If you have been harmed because of another person’s negligence, your life may have changed instantly. You need to face your injury’s physical, emotional, and financial toll. Plus, you should navigate the complex process of bringing a personal injury claim. The steps you will take to file a claim depend on the nature of your claim and the extent of your injuries. Hiring a reliable personal injury attorney will ensure you get expert guidance at each step of the process. You can learn more here about filing a personal injury claim and what you should do before you file:
Seeking Medical Attention
After an accident, you need to prioritize your health first. Ensure you seek immediate medical care even if you think you are okay. You might need to go to a hospital right away. But sometimes, you may not notice the full impacts of an injury immediately since your adrenaline is still racing after an accident. Even if you do not feel any pain or other symptoms, you must see a doctor and get a medical evaluation. When you wait too long to visit a doctor, the party responsible for your accident may claim your injury did not directly result from the accident or that it wasn’t serious enough to warrant compensation.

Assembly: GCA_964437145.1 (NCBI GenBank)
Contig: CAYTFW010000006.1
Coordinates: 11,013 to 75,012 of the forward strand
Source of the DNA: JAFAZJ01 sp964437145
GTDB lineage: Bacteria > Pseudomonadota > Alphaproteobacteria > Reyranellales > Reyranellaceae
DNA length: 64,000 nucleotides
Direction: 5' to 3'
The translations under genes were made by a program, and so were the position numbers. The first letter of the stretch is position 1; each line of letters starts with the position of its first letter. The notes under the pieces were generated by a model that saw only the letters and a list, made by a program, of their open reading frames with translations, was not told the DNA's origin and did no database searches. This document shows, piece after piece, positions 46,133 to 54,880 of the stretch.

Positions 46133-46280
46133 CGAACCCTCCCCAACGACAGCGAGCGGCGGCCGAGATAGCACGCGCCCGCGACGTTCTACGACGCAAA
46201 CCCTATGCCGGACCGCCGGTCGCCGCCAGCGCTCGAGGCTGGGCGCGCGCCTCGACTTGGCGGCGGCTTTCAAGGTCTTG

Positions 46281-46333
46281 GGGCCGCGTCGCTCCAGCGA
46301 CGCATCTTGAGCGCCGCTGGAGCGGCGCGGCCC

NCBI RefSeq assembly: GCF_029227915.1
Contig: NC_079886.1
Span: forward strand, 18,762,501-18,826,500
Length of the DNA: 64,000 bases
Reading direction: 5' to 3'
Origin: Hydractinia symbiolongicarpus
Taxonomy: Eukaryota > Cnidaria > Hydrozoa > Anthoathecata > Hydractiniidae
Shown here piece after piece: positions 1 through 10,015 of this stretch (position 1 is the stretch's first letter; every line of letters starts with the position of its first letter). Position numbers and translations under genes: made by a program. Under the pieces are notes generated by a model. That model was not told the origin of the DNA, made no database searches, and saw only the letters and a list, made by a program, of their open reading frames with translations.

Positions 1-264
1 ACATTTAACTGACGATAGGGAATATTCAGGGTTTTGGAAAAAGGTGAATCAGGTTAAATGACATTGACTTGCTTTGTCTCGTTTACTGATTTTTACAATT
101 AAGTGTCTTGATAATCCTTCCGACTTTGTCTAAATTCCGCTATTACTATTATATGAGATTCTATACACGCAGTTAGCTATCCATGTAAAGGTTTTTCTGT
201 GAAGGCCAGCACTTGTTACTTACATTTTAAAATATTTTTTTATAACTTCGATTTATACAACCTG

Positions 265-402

Before you file an injury claim, you need evidence to support and strengthen it. Evidence you must collect includes medical records, police reports, witness statements, medical bill receipts, and photographic evidence. The kind of evidence you must gather depends on the type of accident you were involved in.
Be Mindful of the Statute of Limitations
In the state of Georgia, you have two years from the injury or accident date to file a personal injury lawsuit. All the steps you must take when filing a lawsuit take time, so act right away. Although two years may seem a long time, you may not have enough if you don’t take action immediately.
In general, you must prove an injury claim through negligence. You should show that the other party owed you a duty of care, breached their duty of care, and caused you harm, and sustained damage because of the breach.
In addition, if you contributed to the accident, your possible recovery will be reduced by your degree of fault. If you are more than 49 percent at fault, you won’t be able to recover compensation for your injuries and losses.